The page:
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China's consumer inflation rose 4.5 percent in December year on year, continuing on the previous month's trajectory but falling short of analysts' expectations of even higher surges.
The National Bureau of Statistics (NBS), which released the consumer price index (CPI) on Thursday, said the flattening inflation growth was a result of falling food prices, particularly pork prices.
Pork prices rose by 97 percent year on year in December, contributing to 2.34-percentage-point increase of the CPI, but slowing from the 110.2-percent growth in November, according to the NBS.
The country's pork prices soared in 2019 due to a sweeping African swine fever. Thanks to the recovery of pig farm operations, growing imports of pork, and the government's releases of reserve pork, the prices have been recovering, the NBS said in a statement.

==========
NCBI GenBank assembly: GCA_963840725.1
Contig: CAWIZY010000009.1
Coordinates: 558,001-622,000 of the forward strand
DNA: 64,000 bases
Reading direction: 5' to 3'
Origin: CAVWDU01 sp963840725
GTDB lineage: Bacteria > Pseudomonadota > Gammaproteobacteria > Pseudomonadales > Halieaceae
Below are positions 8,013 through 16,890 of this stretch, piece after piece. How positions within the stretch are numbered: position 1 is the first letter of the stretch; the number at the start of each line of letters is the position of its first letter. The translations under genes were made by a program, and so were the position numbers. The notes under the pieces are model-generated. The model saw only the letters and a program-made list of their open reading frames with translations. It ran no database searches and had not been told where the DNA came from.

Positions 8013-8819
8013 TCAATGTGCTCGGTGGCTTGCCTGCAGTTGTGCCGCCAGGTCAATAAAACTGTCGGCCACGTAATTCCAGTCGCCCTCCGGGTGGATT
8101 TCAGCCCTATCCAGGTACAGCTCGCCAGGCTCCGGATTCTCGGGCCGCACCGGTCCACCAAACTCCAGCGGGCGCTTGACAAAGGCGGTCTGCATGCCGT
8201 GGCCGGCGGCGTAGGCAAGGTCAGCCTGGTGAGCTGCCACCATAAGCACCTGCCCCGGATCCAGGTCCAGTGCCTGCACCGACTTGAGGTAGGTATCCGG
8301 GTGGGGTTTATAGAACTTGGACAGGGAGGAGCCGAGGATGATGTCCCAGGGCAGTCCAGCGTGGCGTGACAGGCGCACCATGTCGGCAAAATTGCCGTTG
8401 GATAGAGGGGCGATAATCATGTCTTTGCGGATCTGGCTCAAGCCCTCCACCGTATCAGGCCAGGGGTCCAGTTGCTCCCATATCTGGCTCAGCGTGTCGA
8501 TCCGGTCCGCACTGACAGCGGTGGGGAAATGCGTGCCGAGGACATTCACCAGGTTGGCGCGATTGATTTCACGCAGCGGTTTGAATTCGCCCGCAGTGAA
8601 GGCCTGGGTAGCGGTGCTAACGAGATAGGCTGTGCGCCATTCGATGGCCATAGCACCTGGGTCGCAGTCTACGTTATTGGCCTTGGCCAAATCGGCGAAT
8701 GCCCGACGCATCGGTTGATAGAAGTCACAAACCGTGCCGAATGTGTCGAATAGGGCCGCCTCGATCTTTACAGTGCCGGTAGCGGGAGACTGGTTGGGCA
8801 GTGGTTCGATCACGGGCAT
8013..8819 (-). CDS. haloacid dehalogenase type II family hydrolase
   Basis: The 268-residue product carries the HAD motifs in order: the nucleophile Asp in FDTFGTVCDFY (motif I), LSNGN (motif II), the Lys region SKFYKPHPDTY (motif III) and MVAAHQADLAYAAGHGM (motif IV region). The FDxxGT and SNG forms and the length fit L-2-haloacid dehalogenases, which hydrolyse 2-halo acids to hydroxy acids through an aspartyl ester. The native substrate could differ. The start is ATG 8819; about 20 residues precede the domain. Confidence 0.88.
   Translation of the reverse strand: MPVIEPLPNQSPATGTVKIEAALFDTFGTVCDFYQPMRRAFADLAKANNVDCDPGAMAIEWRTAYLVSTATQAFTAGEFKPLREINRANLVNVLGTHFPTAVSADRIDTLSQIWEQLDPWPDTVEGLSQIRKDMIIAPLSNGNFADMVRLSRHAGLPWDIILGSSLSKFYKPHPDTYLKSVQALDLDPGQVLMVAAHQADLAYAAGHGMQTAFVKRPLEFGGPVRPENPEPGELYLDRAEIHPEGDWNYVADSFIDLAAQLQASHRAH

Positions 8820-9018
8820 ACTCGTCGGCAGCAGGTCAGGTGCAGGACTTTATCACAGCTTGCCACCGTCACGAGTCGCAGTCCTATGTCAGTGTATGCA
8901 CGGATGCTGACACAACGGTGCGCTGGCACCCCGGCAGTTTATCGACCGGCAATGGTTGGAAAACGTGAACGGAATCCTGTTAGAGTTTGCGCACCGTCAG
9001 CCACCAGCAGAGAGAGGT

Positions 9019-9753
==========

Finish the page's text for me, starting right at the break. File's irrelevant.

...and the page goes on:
The December CPI figure was below an analyst poll by Bloomberg, which forecast a 4.7-percent growth.
China's CPI in November surged by 4.5 percent year on year, the highest since January 2012.
For the whole year, the CPI rose by 2.9 percent year on year, within the government target of three percent.
Producer prices fell at a slower pace
The producer price index (PPI), which measures costs for goods at the factory gate, dropped by 0.5 percent year on year in December, registering a slower pace of decline.
The price of production goods decreased by 1.2 percent year on year, resulting in a 0.87-percentage-point drop of the PPI.
The prices of mining industries rose by 2.6 percent year on year. The prices of raw materials industries fell by 2.6 percent, and those of processing industries dropped by 0.9 percent.
Prices for ferrous metal mining and calendering rose by 8.8 percent in December, while that for non-ferrous metal mining and calendering increased by 1.1 percent year on year.
For the whole of 2019, PPI was down 0.3 percent, compared with a rise of 3.5 percent in the previous year.